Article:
Wildfires raged in the Catalan region of the country, making it the biggest forest fire of the year. More than 1,200 hectares burned in under 24 hours and some 400 people fled their homes, the BBC reported.

The regional interior minister Miquel Buch said that the fire, ignited by improperly stored chicken manure, was the region’s worst in two decades.

https://twitter.com/bbcweather/status/1142880329893646337?s=20

Europe-wide problem

Other parts of the continent certainly weren’t spared from the wave of high temperatures. The Italian Health Ministry declared seven cities to be enduring the country’s highest heat warning level on Thursday. By Friday, 16 cities were under alert. 

Austria is expected to clock in its warmest June on record and more than half of Switzerland’s observing temperature stations noted new June temperature records last week. This includes Davos, according to to the WMO, hitting 29.8 C despite being 1,594 metres above sea level.

The German forecaster Deutscher Wetterdienst announced that a new national June temperature record of 39.6 C was set on the last day of the month. Highway speed limits were reduced when road surfaces started to decline and some areas of the country faced water shortages

In addition, Doksany in the Czech Republic reently recorded a new national high tempreature of 38.9 C. 

Heatwaves can acutely impact large populations for short periods of time, the World Health Organization (WHO) says, frequently triggering public health emergencies that lead to lost work capacity, reduced labour productivity, and death.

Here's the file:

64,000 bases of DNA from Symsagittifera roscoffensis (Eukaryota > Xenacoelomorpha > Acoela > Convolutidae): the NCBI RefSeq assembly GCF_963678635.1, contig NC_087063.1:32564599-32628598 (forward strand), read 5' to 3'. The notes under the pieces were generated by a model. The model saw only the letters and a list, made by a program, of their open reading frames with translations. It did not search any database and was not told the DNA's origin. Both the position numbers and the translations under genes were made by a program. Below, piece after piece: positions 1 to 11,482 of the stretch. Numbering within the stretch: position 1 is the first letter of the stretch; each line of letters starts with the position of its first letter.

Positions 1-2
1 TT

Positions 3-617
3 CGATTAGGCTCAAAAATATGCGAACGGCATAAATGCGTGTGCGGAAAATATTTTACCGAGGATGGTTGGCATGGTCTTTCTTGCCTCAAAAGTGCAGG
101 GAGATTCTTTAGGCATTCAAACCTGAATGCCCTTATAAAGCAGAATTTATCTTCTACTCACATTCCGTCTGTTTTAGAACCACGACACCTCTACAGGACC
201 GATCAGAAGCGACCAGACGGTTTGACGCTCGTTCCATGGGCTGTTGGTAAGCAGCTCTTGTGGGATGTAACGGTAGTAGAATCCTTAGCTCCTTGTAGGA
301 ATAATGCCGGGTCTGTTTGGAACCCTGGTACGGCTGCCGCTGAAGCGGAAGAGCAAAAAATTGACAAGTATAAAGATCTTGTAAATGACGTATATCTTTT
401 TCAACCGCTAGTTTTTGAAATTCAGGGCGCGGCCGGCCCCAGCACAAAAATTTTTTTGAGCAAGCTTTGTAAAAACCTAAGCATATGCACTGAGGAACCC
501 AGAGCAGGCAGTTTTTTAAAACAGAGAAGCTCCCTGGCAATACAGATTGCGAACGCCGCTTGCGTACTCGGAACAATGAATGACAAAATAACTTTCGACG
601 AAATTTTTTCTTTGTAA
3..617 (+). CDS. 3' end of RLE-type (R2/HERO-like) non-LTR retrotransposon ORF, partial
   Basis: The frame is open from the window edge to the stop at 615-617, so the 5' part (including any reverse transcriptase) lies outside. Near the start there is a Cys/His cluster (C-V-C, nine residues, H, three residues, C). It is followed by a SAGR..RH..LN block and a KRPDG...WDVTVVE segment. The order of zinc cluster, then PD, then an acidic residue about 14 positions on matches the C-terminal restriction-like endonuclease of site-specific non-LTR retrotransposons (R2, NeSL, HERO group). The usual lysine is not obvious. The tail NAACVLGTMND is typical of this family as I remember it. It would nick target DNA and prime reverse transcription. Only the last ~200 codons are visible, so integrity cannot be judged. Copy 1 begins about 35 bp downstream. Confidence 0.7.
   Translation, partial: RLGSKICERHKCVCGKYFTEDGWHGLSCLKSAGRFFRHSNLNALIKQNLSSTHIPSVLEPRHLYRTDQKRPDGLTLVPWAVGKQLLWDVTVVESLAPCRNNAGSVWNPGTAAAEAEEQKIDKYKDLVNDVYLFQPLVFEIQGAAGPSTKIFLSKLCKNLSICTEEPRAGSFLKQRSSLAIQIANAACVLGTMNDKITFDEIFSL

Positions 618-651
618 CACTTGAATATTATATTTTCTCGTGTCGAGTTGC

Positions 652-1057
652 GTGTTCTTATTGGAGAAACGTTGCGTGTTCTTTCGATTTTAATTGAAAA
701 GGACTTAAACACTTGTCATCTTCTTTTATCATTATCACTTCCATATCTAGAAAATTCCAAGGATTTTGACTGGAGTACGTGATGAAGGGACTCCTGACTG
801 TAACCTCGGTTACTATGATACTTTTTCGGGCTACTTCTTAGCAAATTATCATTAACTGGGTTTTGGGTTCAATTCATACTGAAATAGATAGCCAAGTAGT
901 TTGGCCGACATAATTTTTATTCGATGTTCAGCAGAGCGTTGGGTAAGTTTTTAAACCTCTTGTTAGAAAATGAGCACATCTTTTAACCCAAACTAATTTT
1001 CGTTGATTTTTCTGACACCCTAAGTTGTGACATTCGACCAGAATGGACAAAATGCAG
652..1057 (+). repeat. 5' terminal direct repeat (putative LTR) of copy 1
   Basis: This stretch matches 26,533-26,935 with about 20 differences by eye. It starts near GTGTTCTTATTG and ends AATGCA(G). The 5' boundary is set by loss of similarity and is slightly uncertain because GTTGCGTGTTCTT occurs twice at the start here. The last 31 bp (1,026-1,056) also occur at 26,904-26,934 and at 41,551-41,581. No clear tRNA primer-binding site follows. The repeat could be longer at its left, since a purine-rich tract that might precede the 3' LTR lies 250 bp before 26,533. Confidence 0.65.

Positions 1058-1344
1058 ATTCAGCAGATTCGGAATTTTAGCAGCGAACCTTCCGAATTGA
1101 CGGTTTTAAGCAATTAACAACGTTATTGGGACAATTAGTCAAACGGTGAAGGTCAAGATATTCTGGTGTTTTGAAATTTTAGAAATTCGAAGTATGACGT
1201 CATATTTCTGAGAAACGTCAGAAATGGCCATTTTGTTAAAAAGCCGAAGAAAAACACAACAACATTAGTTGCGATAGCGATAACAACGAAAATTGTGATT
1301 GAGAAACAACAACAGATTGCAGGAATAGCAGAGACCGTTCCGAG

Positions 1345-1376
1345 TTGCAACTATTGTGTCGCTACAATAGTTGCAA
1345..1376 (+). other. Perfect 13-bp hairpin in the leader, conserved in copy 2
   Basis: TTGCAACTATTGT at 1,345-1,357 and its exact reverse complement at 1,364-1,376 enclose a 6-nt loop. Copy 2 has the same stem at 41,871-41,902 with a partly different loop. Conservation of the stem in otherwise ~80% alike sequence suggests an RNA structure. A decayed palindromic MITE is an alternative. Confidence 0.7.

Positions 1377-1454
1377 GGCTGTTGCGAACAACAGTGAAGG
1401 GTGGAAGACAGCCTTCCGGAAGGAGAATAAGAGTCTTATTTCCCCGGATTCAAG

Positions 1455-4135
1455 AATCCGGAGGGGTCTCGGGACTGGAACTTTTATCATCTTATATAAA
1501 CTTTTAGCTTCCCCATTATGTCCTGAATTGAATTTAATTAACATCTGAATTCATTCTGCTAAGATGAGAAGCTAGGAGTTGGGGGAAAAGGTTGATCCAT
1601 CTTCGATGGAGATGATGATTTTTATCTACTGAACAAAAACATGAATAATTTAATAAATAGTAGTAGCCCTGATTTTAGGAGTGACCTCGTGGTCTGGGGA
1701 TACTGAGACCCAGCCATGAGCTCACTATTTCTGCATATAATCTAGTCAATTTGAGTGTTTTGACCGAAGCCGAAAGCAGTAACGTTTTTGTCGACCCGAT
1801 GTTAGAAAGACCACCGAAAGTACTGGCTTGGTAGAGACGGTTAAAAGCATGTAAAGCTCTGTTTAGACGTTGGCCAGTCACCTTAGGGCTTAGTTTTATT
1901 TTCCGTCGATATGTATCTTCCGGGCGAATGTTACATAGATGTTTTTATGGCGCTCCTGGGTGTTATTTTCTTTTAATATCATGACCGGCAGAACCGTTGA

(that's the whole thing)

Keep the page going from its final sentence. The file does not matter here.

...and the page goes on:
High temperatures can also limit the health service’s capacity, as heatwave-induced power shortages disrupt health facilities, water infrastructure, and transport. They can also worsen existing chronic conditions, such as cardiovascular, respiratory, and diabetes-related conditions.

The scale and nature of health impacts vary around the world, depending on the timing, intensity and duration of a heatwave, as well as how well local populations are adaptable and acclimatized. In the case of last week’s heatwave, the WMO noted that initial reports indicate heat-health early warnings successfully limited the death toll.

If the trend of high temperatures continues, the WMO has said that 2019 will be on track to be among the world’s hottest years, making the 2015 – 2019 period the hottest on record.

About the Author

Kayle Crosson

Kayle is a multimedia journalist focused on climate and environmental issues and contributes to The Irish Times and The Green News.